After carefully analyzing the intent of Congress in enacting section 1013, the District Court held that the section's unconstitutional legislative veto provision was inseverable from the remainder of the section. City of New Haven v. United States, 634 F. Supp. 1449 (D.D.C. 1986). Accordingly, it declared section 1013 void in its entirety and ordered the defendants-appellants to make the deferred funds available for obligation. Id. at 1460. Shortly thereafter, however, the President signed into law legislation overturning the challenged deferrals.4 Pursuant to this legislation, the funds deferred by the President have been made available for obligation.
For much the same reasons offered by the District Court in it thorough and able opinion, we hold that the unconstitutional legislative veto provision in section 1013 is inseverable from the remainder of that section. We therefore affirm the District Court's declaratory judgment striking down section 1013 in its entirety. We hold, however, that the request for injunctive relief is now moot. I. BACKGROUND
In November of 1985, President Reagan signed HUD's fiscal year 1986 appropriations bill.5 Included in that bill were appropriations for four programs administered by HUD: the Community Development Block Grant Program, under which HUD makes grants to state and local governments for community development projects;6 the Section 8 Housing Assistance Payments Program, under which HUD provides subsidies (through public housing agencies) to low-income families to enable them to obtain low-cost housing;7 the Section 312 program, under which HUD lends money (typically to cities or local public agencies) to be used to rehabilitate residential property in low-income neighborhoods;8 and the Section 202 program, under which HUD lends money to rehabilitate low-cost rental units for the handicapped and the elderly.9 In February of 1986, the President sent impoundment notices to Congress pursuant to section 1013 announcing his intention to defer the expenditure of funds for these four programs. One of the reasons provided by the President for the deferrals was to bring 1986 spending levels into line with the Administration's 1987 proposed budget. See 51 Fed. Reg. 5953-58 (1986). Previously, the president had failed in his efforts to convince Congress to drastically reduce these expenditures in its 1986 budget. Thus, it is not disputed that the deferrals were made for "policy" reasons.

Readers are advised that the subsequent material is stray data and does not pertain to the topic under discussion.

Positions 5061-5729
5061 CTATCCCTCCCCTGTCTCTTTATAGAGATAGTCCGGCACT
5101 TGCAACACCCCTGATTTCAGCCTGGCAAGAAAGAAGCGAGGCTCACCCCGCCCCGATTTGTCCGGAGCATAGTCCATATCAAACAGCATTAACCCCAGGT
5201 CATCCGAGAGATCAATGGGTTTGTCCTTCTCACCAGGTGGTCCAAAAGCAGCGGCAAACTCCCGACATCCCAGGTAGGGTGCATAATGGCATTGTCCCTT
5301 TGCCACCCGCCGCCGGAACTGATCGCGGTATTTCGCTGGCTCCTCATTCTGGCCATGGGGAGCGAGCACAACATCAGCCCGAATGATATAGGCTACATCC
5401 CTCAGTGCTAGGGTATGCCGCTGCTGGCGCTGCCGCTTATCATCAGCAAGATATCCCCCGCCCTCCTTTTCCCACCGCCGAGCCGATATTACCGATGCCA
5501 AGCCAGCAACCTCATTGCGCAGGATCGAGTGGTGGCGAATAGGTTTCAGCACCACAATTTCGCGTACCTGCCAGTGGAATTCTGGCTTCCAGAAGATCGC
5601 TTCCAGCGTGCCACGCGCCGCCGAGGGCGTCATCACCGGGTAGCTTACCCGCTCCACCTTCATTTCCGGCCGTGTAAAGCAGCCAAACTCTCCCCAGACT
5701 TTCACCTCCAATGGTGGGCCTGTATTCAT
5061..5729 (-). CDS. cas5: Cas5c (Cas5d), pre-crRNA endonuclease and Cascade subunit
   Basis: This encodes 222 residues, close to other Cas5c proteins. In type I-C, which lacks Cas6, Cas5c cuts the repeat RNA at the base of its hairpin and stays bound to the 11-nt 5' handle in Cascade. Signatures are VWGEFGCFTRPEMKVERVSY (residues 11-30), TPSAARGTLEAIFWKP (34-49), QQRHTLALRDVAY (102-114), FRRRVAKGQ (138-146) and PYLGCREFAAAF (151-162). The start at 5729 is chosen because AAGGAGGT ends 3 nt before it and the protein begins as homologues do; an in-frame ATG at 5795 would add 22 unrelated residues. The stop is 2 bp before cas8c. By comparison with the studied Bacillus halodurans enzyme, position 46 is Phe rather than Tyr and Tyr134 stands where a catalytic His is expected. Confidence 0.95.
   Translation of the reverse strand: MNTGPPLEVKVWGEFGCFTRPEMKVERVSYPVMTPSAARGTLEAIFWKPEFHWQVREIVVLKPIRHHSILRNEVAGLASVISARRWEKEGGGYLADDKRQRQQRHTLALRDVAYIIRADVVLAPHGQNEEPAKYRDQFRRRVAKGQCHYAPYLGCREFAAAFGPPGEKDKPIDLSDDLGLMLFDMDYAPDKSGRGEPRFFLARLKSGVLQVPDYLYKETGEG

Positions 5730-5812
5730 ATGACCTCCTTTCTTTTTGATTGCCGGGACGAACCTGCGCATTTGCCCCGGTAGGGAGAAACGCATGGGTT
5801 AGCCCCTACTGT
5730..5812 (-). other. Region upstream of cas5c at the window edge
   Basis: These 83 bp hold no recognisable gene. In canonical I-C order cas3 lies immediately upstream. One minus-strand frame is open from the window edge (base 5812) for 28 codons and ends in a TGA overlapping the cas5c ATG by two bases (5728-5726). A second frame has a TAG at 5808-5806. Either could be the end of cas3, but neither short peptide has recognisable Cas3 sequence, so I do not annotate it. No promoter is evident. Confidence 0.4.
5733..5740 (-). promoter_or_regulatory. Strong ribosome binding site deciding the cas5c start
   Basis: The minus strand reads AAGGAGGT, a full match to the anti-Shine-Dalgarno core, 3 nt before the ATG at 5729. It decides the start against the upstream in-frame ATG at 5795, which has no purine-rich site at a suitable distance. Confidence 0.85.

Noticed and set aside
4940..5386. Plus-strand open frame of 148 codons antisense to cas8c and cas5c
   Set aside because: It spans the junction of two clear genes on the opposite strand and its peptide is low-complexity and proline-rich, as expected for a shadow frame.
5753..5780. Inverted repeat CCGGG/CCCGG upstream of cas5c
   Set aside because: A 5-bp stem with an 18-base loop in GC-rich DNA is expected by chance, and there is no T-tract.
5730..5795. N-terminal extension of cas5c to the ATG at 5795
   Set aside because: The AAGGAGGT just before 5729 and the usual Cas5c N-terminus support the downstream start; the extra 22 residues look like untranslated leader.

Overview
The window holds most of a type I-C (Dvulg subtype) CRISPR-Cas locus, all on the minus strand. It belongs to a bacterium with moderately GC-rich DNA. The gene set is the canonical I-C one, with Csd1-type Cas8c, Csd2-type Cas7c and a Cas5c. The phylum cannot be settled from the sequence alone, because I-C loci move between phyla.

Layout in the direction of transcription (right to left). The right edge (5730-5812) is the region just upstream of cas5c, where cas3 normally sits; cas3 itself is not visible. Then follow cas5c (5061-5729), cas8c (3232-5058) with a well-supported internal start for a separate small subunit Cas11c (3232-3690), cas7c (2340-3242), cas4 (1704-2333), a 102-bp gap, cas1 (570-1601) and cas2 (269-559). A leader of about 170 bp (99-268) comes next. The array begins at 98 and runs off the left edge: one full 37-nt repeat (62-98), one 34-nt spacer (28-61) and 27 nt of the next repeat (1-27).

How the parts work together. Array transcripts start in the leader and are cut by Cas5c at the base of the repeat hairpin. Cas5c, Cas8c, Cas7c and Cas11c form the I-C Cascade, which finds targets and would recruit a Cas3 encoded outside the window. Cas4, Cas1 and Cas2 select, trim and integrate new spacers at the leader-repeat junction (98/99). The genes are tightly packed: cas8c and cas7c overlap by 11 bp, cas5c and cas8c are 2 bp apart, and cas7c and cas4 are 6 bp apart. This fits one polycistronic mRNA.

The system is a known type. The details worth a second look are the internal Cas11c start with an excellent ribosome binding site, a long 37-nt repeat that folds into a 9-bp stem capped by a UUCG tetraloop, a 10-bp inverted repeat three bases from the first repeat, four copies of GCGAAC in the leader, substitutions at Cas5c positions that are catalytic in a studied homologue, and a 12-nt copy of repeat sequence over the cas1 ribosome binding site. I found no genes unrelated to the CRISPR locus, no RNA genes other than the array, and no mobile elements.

Because the President relied solely on section 1013 as authority for the deferrals, the District Court was faced squarely with the question whether the unconstitutional legislative veto provision in section 1013 is severable from the remainder of that section. This question, the District Court recognized, was purely one of congressional intent. Specifically, the court was required to consider what Congress would have done had it known at the time it passed section 1013 that the legislative veto provision was unconstitutional. Would Congress nonetheless have conferred deferral authority on the President, even though it could not exercise control over that authority by means of a legislative veto? Or would Congress have ...